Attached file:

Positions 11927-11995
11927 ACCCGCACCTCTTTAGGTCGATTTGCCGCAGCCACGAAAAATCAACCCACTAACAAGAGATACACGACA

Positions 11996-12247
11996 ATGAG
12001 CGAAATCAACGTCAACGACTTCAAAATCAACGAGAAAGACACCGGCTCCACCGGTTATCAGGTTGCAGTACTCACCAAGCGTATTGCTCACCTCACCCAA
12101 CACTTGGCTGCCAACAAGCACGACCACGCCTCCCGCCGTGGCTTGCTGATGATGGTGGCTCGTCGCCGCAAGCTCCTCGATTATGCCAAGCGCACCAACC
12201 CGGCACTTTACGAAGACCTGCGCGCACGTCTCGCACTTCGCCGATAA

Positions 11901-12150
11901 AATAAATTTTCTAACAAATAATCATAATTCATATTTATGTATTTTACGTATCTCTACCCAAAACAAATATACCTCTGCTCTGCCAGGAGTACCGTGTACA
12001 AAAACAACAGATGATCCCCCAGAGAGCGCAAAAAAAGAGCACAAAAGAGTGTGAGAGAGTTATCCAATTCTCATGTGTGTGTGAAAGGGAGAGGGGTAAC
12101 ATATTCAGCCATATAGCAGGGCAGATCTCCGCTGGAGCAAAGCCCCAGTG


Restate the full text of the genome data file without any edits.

Positions 11927-11995
11927 ACCCGCACCTCTTTAGGTCGATTTGCCGCAGCCACGAAAAATCAACCCACTAACAAGAGATACACGACA

Positions 11996-12247
11996 ATGAG
12001 CGAAATCAACGTCAACGACTTCAAAATCAACGAGAAAGACACCGGCTCCACCGGTTATCAGGTTGCAGTACTCACCAAGCGTATTGCTCACCTCACCCAA
12101 CACTTGGCTGCCAACAAGCACGACCACGCCTCCCGCCGTGGCTTGCTGATGATGGTGGCTCGTCGCCGCAAGCTCCTCGATTATGCCAAGCGCACCAACC
12201 CGGCACTTTACGAAGACCTGCGCGCACGTCTCGCACTTCGCCGATAA

Positions 11901-12150
11901 AATAAATTTTCTAACAAATAATCATAATTCATATTTATGTATTTTACGTATCTCTACCCAAAACAAATATACCTCTGCTCTGCCAGGAGTACCGTGTACA
12001 AAAACAACAGATGATCCCCCAGAGAGCGCAAAAAAAGAGCACAAAAGAGTGTGAGAGAGTTATCCAATTCTCATGTGTGTGTGAAAGGGAGAGGGGTAAC
12101 ATATTCAGCCATATAGCAGGGCAGATCTCCGCTGGAGCAAAGCCCCAGTG